Call of the monsoon birds

- August 8, 2023
| By : Mohd Shehwaaz Khan |

Even though winter is the best season to watch birds, there is no shortage of avian wonders in the rainy season at the bio-diversity parks and sanctuaries

An Indian Pitta

Not many realise that a bustling metropolis like Delhi can also be a birdwatcher’s delight.  

The Capital may seem more of a concrete jungle than a birding hotspot, but the city and the NCR with its spacious gardens, surrounding forest area and the Yamuna marshes has much to offer to bird lovers.

Winter, of course, is the golden period for birders when they can catch glimpses of visitors from Russia and Siberia. But even during the monsoon months, places like the Okhla Bird Sanctuary, Yamuna Biodiversity Park, Asola Bhatti, Surajpur (Noida), Sultanpur (Gurugram), Najafgarh Jheel, Dhanauri wetlands, Chandu Budhera, Jhanjrola Khera, Mangar, and Aravali Biodiversity Park are great for bird-watching.

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A seasoned Delhi birder Varun Narain Mathur, who heads JungleSutra Wildlife Journeys that specialises in all kinds of travel curated around wildlife and nature, informs that Delhi boasts of over 200 species of birds. 

Varun Narain Mathur

He says, “This is largely possible as the city has a number of wildlife sanctuaries and green pockets that serve as havens for various feathered wonders. Many of these species are winter migrants that arrive from the far regions of the world such as Siberia and central Asia. Delhi NCR also gets migrants from different parts of our country through the year. 

“To understand birds that can be found in and around the city in the monsoons, we must know which are the summer birds and residents as it is these birds that nest here so that in the monsoons, there is plenty for the chicks in terms of insects and other food to eat. The best bird habitats around the city where these birds can be spotted nesting and rearing their young are the forest areas, sanctuaries and bio-diversity parks.” 

Key species that start to be seen or arrive in the summer and linger on to the monsoon months are the Asian Koel, Indian Pitta, Asian Paradise Flycatcher, Rosy Starlings, Common Rosefinch, Asian Brown Flycatcher, Golden Oriole, a variety of Bitterns, Blue-tailed Bee-Eaters, Common Hawk Cuckoo and the Jacobin Cuckoo. 

Jacobin Cuckoo

The Jacobin Cuckoo (Clamator Jacobinus) holds a fascinating reputation as the harbinger of rain in certain parts of its range.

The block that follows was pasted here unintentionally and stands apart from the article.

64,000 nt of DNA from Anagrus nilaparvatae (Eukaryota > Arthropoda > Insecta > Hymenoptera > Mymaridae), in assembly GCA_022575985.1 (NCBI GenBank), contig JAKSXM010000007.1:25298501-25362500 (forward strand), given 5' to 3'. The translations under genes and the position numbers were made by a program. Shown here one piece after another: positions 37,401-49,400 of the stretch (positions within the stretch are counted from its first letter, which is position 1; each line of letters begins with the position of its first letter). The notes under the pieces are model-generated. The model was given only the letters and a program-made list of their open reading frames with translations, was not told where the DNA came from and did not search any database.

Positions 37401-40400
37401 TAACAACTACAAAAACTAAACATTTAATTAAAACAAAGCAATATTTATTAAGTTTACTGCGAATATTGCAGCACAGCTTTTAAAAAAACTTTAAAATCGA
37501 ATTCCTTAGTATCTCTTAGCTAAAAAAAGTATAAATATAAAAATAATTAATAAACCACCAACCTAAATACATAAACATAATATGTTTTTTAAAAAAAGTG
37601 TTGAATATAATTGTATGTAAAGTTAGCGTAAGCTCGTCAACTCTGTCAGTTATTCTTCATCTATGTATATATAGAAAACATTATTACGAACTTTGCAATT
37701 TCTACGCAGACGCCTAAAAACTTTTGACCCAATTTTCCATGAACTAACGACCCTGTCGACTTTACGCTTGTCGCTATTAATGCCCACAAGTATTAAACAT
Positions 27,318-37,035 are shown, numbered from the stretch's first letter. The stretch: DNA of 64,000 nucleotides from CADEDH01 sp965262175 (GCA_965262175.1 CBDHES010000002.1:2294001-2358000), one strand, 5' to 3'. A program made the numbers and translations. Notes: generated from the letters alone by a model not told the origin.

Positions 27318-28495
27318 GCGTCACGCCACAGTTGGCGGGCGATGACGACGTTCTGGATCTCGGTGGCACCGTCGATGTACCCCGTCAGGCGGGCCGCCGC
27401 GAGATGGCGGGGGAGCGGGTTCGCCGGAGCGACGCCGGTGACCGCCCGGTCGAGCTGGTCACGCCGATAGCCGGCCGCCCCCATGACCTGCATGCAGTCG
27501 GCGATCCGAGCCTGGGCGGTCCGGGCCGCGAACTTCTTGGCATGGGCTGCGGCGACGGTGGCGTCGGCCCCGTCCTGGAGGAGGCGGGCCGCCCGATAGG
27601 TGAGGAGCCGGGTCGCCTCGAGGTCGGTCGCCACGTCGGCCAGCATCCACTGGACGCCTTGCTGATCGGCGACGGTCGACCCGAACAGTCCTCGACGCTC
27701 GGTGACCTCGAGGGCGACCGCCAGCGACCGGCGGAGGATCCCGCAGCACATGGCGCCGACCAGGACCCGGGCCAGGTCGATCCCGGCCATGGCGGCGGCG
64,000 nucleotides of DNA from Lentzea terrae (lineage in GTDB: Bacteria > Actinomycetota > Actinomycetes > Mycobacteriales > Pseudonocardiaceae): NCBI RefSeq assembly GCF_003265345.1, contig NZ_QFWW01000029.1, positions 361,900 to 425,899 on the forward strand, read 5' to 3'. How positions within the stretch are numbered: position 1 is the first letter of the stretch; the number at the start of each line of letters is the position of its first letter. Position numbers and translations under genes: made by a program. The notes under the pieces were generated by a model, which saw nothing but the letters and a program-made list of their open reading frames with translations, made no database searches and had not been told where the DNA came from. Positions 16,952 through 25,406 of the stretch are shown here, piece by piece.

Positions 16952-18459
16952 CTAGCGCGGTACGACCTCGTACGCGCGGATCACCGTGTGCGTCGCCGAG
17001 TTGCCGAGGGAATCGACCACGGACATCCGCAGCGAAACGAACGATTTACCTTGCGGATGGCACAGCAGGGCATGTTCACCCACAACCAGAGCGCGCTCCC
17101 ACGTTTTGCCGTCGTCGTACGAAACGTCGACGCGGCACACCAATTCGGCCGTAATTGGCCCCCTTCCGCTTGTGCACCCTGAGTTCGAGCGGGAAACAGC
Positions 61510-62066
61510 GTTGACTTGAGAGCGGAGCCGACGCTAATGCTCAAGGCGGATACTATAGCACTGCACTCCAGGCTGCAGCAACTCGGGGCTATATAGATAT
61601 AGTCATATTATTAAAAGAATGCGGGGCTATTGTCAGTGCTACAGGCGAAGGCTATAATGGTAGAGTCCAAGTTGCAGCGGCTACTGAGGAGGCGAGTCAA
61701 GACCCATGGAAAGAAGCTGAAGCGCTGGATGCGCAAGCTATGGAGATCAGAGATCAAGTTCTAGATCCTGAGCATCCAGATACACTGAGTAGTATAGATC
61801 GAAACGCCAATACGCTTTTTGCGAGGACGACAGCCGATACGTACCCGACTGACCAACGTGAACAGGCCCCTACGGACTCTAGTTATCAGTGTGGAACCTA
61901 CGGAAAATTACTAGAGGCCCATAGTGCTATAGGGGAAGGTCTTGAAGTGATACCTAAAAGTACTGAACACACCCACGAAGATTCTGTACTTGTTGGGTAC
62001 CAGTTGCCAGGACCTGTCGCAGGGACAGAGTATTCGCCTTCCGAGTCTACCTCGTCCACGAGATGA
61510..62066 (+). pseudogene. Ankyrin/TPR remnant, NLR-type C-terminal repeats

This sleek, medium-sized cuckoo, with its striking black and white plumage and curved bill, is renowned for its distinct call that resonates through the woodlands. Local folklore in some regions associates its arrival with the imminent monsoon season. 

As the bird’s melodious call fills the air, communities anticipate the forthcoming rains, considering it a sign of nature’s rhythm and renewal. There seems to be some truth to this – only because these wonderful species migrate from Africa to India on the monsoon winds and this incredible migration also coincides with the migration of the Globe Skimmer Dragonfly that does the same migration from Africa to India on the monsoon winds. 

Indian Tailorbird

These winds sustain the birds on their long journey across the Arabian Sea. It is the returning monsoons that take the Globe Skimmers as well as the Jacobin Cuckoo back to Africa.

Among the rare visitors that you should consider yourself lucky to catch a glimpse of are Jacobian Cuckoo, Indian Pitta, Paradise Flycatcher and Golden Oriole.

Purple Sunbird

Although birding is quite wonderful even in the monsoon months, Varun cautions one must remember to observe ethically. 

“Hounding nesting birds and nest should be an absolute no no as this could impact a generation of birds. Young chicks are finding their way around the world and observing their parents to learn how to navigate danger and how to seek out food — a key survival skill. Any disturbance by humans at this time can impact a whole generation of birds. While digital photography has given everyone an access to capture the avian wonders that they see in their daily life, it should remain as a tool to capture that and not become a weapon from the perspective of the wildlife. A camera can capture something beautiful but at the same time if you are entering the personal bubble of the bird, the same long lens is like a weapon that may break up the bird family as parents may abandon the chick or the lens may scare the chick to fall out of the nest.” 

Black-hooded Oriole

The rains bring us such colourful species such as Rosefinch, Pitta, Bee-Eater, Bitterns and even the Oriole, along with those found round the year such as Coppersmith Barbet, Brown-headed Barbet, White-throated and Common Kingfisher, Yellow-footed Green Pigeons, Red Whiskered Bulbuls, Rose-ringed Parakeet to name a few. Everyone must take the opportunity to see them and appreciate them because unless you know there is so much beauty to conserve, there will be no inspiration or motivation to do so.”

Since we are lucky to live in Delhi and NCR, there is every reason to pick up our binoculars and venture out. Happy birding!!